You’ll see a lot of vintage iron with bubble or teardrop hood scoops in 2021 because they’re not only functional–they’re cool and they add toughness to the look of a classic.

That being said, the bubble hood scoop works better on some cars than others, so here are some examples of cars that wear bubble hood scoops as naturally as John Wayne wore a cowboy hat.

Jerry Sutherland

The bubble (or teardrop) scoop officially debuted in the 1964 with the legendary Ford Thunderbolt track cars. Some old school track guys will tell you the bubble scoop was around before that, but Ford got all the press. The engineering was pretty simple–the scoop was built to let hot air exit from the engine compartment. If you had an air induction system at the front and a bubble hood scoop you had physics and mechanical engineering on your side.

The ’64 Ford Fairlane is a natural fit for the teardrop bubble scoop because these cars were chosen to showcase the 427 Ford big block that year.

They were lighter than a Galaxie, so the power to weight ratio was a huge factor. An unintended consequence was how much more prominent these scoops were on a smaller car. Unintended or not, the humble little Fairlane went straight to Incredible Hulk mode with a teardrop hood scoop. 

The 1964-1966 Ford Falcons were also great candidates for a teardrop hood scoop.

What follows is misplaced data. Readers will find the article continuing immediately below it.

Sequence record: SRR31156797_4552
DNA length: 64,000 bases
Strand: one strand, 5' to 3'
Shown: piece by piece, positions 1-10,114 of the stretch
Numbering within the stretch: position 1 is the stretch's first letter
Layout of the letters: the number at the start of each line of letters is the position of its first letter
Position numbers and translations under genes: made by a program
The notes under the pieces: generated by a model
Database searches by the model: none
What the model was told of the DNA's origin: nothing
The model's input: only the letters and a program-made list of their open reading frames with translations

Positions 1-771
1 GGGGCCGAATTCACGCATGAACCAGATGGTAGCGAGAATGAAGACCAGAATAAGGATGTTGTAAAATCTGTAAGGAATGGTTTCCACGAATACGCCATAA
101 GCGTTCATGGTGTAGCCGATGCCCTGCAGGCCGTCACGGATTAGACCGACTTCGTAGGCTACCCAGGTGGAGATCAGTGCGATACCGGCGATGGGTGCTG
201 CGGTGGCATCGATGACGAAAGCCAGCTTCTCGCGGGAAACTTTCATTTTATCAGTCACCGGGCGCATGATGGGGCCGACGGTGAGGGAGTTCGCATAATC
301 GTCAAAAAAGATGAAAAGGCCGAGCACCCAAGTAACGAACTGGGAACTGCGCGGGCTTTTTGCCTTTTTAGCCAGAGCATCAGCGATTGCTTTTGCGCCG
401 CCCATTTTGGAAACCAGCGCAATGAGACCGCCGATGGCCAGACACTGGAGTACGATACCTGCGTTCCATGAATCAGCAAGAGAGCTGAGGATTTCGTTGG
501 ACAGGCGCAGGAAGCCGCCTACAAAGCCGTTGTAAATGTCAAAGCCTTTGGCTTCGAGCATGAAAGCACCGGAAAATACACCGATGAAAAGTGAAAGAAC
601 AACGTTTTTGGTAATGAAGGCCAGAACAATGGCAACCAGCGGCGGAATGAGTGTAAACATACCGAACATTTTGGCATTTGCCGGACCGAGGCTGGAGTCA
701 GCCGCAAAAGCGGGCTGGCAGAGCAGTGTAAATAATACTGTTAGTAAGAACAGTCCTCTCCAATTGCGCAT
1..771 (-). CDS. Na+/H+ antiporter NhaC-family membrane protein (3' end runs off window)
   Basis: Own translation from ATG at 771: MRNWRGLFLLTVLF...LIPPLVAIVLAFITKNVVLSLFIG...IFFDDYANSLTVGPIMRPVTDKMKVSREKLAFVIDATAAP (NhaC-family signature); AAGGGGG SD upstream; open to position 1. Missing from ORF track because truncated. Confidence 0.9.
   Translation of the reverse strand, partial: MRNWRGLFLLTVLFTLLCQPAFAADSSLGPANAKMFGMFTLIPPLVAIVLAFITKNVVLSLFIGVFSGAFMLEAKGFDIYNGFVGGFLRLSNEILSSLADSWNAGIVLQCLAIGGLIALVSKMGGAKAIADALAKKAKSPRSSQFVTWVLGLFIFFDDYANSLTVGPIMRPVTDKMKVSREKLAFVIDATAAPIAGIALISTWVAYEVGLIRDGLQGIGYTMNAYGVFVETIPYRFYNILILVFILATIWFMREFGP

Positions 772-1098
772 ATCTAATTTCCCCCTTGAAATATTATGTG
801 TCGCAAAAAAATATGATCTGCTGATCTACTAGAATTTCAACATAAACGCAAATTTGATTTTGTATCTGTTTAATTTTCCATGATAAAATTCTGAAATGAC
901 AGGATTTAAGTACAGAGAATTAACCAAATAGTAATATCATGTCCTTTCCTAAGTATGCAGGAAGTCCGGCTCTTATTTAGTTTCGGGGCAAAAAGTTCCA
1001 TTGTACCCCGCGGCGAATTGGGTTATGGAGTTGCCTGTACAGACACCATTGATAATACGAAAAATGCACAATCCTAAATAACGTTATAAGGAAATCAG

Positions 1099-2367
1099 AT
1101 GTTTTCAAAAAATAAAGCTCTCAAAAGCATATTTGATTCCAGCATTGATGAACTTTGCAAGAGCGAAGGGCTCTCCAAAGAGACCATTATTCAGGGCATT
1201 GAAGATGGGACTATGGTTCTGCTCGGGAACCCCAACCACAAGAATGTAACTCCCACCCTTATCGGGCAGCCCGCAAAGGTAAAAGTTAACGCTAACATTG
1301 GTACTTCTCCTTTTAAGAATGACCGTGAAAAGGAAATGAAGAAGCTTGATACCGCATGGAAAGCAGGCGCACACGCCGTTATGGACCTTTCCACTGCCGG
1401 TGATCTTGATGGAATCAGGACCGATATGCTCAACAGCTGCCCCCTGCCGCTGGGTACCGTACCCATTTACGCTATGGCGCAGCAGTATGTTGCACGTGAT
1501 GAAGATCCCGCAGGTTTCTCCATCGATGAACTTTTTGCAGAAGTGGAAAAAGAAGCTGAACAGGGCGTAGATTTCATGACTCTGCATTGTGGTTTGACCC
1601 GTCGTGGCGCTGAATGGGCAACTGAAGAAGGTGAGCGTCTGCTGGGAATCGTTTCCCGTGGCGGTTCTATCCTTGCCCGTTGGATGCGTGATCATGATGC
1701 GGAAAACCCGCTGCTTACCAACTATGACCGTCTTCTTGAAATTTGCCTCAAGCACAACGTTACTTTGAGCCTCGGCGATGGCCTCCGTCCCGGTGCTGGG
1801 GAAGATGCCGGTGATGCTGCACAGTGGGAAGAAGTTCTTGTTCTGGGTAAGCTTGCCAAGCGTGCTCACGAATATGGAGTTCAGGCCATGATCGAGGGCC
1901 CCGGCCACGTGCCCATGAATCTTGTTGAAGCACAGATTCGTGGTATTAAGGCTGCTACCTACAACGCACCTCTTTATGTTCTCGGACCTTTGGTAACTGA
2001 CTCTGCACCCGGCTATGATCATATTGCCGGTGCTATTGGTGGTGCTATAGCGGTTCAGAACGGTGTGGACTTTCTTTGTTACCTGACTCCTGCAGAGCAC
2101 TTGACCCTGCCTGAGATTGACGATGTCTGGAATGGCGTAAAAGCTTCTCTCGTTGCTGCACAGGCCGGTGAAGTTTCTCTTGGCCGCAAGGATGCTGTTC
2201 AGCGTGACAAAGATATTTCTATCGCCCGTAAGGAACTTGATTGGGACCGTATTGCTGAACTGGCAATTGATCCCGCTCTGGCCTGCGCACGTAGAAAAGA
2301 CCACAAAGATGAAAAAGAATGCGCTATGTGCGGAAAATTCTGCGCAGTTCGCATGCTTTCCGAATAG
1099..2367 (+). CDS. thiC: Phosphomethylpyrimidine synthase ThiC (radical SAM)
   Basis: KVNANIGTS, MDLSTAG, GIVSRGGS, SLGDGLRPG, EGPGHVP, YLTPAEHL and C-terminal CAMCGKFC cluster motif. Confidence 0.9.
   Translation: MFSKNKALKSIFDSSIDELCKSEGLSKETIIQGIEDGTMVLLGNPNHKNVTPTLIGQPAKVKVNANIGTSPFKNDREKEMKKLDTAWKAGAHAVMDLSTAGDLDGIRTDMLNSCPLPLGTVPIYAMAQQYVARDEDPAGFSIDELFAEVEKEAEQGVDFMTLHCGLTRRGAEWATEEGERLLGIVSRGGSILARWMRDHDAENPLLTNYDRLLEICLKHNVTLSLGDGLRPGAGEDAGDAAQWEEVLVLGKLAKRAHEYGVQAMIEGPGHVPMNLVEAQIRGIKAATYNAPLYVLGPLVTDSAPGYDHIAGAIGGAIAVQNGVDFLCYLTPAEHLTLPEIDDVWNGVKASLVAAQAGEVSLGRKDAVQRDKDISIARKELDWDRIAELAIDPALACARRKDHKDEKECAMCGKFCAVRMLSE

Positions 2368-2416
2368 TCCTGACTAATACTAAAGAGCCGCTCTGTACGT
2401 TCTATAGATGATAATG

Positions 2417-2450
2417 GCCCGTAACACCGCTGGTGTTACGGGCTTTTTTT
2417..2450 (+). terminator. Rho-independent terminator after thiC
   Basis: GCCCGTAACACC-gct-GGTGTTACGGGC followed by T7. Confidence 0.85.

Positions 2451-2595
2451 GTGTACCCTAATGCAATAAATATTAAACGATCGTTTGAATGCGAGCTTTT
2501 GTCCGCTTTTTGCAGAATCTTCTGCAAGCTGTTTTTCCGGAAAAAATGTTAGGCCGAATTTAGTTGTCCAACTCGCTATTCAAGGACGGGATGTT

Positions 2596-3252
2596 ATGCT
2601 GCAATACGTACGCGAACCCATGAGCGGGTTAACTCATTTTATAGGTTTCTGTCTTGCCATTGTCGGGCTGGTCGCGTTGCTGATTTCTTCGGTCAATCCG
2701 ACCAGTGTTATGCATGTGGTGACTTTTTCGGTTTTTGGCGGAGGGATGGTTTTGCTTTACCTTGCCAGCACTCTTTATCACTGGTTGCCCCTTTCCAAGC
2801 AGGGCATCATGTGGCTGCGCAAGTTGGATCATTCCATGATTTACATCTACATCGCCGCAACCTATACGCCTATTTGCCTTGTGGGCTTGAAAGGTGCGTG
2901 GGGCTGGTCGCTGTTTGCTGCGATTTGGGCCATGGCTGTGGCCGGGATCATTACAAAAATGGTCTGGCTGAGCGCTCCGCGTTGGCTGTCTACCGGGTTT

Part of the reason was their DNA connection to the Fairlanes–the teardrop scoop looks natural on a Falcon. It’s like an instant steroid boost for these little Fords.

The 60s Mustangs are another natural fit for a teardrop scoop because they too, are cousins to the Thunderbolt Fairlanes.

Are you sensing a pattern here? Genetics play a big part in how well these magnificent hood scoops work on Fords.  

Ditto for the big Galaxies because you can add a teardrop scoop to them and not miss a beat.

They go into instant beast mode with a functional scoop taking up real estate on the hood.             

I’ve purposely avoided citing other brands wearing teardrop hood scoops because Chevy guys see them as a “Ford thing”. Nevertheless, GM had its own bubble hood with the cowl induction system.

The Vettes started the ball rolling with the stinger hood scoop because the front was blocked off and the windshield actually provided the needed airflow thanks to lower air pressure at the base of the windshield.

Camaros debuted the functional cowl induction system in 1969 with the ZL-2 cold-induction scoop option. This was a breakthrough for engineered hood scoops, so the cowl induction showed up on the Chevelles in 1970.

Novas from the 60s and 70s look great with the cowl induction hoods because they add muscle to these little compacts–it’s like a shot of mega-steroids.

Cowl induction hoods can be seen on just about every Chevy built after (and sometimes before) 1960, because it’s a retrofit that definitely tells the world you’ve got more than a Blue-Flame six-cylinder under the hood–or a four-cylinder if your Nova goes back to its Chevy II roots.   

There’s a common thread here–bubble scoops tell the world your car (Ford or Chevy) is born to run.     

Jerry Sutherland

By: Jerry Sutherland

Jerry Sutherland is a veteran automotive writer with a primary focus on the collector car hobby. His work has been published in many outlets and publications, including the National Post, Calgary Herald, Edmonton Journal, Ottawa Citizen, Montreal Gazette, Saskatoon StarPhoenix, Regina Leader-Post,  Vancouver Sun and The Truth About Cars. He is also a regular contributor to Auto Roundup Publications.

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